2          The Objectives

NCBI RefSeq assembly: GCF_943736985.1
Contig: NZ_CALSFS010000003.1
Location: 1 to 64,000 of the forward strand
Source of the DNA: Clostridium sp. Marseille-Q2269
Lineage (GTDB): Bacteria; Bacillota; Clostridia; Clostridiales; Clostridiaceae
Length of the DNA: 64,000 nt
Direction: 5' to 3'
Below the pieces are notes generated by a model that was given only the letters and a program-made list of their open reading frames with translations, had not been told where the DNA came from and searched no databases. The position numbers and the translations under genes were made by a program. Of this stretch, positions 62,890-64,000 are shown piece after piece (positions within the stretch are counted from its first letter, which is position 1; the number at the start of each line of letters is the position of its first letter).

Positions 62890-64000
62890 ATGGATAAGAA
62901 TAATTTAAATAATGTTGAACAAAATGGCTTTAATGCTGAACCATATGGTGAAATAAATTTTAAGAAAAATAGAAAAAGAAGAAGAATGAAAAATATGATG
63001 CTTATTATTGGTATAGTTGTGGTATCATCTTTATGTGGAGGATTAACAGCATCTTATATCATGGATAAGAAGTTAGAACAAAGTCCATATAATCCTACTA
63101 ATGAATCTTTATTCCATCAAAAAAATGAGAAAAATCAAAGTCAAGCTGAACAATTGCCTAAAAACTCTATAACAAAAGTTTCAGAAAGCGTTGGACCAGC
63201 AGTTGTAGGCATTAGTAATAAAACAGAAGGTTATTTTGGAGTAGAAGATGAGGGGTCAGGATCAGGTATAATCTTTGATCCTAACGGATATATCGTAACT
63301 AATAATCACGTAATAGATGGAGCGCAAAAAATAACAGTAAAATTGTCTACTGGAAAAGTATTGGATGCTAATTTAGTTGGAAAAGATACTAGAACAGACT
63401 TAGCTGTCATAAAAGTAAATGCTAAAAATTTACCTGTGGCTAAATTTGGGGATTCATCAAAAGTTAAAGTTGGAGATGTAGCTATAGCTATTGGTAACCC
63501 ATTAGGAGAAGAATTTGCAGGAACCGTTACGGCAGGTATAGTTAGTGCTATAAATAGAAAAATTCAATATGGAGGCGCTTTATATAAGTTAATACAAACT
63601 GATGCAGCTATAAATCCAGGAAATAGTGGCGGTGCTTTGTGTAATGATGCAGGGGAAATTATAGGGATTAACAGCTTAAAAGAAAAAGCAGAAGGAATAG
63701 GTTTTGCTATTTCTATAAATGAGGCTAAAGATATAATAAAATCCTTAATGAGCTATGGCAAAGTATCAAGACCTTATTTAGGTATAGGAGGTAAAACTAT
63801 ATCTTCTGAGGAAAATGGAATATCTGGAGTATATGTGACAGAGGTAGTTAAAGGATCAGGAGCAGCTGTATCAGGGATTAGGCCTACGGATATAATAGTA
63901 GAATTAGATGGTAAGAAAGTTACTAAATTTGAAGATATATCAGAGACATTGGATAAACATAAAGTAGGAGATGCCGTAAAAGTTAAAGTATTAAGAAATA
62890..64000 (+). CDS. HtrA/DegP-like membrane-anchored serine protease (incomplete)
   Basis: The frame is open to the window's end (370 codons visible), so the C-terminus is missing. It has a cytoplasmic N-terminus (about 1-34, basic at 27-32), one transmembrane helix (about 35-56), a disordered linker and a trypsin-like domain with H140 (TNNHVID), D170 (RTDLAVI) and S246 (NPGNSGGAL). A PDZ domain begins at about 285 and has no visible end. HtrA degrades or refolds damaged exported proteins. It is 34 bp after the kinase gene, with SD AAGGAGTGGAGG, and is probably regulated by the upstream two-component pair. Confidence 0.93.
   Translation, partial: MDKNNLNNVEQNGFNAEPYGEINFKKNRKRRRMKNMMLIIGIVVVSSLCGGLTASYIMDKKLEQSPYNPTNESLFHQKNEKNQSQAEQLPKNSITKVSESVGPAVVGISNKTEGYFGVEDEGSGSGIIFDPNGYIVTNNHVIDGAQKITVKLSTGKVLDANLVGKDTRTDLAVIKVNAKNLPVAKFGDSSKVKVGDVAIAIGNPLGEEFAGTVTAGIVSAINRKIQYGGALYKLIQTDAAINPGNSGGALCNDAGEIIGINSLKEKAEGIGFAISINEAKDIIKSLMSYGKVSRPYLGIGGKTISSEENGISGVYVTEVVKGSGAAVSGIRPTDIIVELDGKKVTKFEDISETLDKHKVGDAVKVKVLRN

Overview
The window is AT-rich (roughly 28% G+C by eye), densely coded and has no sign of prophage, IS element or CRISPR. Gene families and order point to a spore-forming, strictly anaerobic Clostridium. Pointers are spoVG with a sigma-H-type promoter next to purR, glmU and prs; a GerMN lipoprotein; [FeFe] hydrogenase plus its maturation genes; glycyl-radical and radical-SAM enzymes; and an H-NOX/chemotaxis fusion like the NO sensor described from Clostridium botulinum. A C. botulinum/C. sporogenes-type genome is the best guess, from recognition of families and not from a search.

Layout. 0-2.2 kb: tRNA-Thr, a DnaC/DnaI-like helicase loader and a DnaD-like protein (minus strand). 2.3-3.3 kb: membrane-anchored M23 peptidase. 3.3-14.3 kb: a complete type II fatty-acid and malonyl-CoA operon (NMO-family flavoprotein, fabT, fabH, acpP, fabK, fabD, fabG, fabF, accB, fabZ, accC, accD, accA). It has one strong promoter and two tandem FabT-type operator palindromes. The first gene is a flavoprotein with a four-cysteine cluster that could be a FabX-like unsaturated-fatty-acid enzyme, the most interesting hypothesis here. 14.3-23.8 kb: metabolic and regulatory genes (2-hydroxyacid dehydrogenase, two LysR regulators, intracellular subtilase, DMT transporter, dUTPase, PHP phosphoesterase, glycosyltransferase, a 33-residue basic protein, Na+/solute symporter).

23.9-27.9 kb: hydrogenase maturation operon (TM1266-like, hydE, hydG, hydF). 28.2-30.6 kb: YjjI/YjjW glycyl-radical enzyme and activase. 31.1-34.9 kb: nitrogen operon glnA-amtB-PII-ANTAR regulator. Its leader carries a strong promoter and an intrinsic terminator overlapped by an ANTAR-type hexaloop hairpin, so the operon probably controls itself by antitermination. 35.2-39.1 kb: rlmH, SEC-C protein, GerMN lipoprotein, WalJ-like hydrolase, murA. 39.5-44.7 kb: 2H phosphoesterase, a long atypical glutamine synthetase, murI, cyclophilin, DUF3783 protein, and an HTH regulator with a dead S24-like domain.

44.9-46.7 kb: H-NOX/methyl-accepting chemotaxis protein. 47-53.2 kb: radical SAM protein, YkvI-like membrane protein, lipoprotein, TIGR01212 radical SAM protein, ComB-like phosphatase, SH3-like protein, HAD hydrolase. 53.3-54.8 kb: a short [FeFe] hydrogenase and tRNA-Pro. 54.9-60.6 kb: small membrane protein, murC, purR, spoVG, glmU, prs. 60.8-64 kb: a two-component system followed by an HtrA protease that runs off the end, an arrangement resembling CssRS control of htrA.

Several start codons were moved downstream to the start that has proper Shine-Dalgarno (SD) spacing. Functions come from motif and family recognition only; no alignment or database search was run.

The homosexual lobby and their supporters have assured us, along with Supreme Court Justice Anthony Kennedy (who wrote the majority opinion), that the First Amendment protection of freedom of religion is preserved entirely.  But if the Court can redefine “marriage”, surely it can redefine “religious freedom”.  The effort to make gay/fake pseudo marriages a legal reality did not start and end with a few homosexual couples seeking the same legal status as normal marriages.  On the contrary, this was a well-thought out campaign, engineered and funded by a large legal team devoted to the cause.  I suspect the funding came from organizations whose real aim is to intimidate or embarrass religious people into abandoning allegiance to God in favor of allegiance to government.  Since the homosexual lobby and their supporters have nothing to lose and everything to gain, I expect that there soon will be several legal challenges to religion in general and Christianity in particular.